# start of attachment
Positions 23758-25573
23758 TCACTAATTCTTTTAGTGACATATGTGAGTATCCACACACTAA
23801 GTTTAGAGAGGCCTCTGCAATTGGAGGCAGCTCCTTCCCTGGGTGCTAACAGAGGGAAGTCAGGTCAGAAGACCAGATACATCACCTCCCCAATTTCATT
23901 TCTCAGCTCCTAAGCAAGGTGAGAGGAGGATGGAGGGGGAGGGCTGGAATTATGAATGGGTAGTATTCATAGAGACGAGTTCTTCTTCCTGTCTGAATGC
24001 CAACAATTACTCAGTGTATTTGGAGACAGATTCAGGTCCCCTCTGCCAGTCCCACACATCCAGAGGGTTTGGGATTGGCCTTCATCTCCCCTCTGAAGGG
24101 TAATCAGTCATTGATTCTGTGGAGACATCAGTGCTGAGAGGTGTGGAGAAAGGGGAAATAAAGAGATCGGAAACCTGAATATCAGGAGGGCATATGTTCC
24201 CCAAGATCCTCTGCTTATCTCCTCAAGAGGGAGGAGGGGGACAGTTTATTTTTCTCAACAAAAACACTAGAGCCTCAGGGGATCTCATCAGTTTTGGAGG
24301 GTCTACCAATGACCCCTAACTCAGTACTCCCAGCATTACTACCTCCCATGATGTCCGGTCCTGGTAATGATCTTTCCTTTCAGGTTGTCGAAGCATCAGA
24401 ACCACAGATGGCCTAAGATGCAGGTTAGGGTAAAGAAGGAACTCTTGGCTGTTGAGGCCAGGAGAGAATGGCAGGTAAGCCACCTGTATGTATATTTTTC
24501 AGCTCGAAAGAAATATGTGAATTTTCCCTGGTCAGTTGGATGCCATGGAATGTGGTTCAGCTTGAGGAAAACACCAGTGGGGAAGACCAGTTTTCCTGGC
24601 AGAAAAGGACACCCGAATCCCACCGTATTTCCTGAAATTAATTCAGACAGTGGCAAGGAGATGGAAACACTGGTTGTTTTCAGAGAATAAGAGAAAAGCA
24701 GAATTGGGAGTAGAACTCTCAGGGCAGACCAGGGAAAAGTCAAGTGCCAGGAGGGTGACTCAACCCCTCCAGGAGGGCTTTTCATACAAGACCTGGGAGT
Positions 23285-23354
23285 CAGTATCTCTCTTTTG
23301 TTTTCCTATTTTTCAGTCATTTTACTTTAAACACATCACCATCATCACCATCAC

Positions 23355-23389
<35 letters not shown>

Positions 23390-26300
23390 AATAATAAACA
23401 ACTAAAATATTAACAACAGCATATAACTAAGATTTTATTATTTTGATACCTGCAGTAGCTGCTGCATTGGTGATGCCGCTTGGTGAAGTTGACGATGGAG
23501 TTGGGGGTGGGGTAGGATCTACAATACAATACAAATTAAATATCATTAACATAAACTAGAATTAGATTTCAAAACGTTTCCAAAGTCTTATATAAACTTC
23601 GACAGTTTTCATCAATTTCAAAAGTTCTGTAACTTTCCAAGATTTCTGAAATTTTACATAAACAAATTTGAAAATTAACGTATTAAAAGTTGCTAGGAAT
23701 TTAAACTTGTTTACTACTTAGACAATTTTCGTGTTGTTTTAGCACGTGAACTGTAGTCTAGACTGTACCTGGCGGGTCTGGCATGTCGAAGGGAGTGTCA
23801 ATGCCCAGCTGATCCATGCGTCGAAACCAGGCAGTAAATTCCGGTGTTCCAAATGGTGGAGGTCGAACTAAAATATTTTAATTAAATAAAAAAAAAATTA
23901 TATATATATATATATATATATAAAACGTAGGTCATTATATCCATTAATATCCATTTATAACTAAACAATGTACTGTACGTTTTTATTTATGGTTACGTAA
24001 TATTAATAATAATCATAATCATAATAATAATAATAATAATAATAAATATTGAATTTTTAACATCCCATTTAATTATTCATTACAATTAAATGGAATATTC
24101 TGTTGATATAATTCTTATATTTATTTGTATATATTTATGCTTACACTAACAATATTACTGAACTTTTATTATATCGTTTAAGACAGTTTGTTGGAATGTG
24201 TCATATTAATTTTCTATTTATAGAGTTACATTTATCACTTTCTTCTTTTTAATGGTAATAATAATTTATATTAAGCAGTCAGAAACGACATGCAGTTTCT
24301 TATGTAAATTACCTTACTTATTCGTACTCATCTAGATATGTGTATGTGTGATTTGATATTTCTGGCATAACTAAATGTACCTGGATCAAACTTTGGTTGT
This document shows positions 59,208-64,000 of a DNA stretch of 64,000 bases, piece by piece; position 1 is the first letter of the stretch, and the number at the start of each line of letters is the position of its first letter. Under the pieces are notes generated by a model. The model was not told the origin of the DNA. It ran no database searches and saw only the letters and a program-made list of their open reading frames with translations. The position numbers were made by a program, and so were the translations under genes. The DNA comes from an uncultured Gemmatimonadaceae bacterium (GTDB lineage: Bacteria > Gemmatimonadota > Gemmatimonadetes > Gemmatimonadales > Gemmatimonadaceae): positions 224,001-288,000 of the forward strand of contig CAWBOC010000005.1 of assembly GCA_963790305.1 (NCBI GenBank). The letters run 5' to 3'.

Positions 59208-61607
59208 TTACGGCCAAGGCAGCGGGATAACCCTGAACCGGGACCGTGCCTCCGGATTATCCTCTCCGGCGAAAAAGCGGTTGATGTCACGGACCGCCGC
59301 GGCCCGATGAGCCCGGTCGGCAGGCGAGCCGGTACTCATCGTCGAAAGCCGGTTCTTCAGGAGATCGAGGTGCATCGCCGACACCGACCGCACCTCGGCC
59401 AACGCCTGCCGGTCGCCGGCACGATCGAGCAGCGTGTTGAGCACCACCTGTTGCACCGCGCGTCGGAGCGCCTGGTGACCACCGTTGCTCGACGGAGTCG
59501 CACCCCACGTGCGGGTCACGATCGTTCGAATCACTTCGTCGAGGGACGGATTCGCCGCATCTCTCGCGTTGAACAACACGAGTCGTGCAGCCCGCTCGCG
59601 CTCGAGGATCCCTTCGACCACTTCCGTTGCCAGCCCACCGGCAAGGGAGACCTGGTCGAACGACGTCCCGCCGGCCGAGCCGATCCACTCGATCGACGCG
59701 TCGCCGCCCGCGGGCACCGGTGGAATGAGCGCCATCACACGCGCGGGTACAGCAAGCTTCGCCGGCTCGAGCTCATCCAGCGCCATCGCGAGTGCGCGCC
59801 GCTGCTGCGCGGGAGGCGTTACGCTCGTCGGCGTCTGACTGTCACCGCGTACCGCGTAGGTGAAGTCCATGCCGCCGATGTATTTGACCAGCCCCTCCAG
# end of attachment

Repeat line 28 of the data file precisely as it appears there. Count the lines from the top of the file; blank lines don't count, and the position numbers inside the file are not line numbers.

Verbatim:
24201 TCATATTAATTTTCTATTTATAGAGTTACATTTATCACTTTCTTCTTTTTAATGGTAATAATAATTTATATTAAGCAGTCAGAAACGACATGCAGTTTCT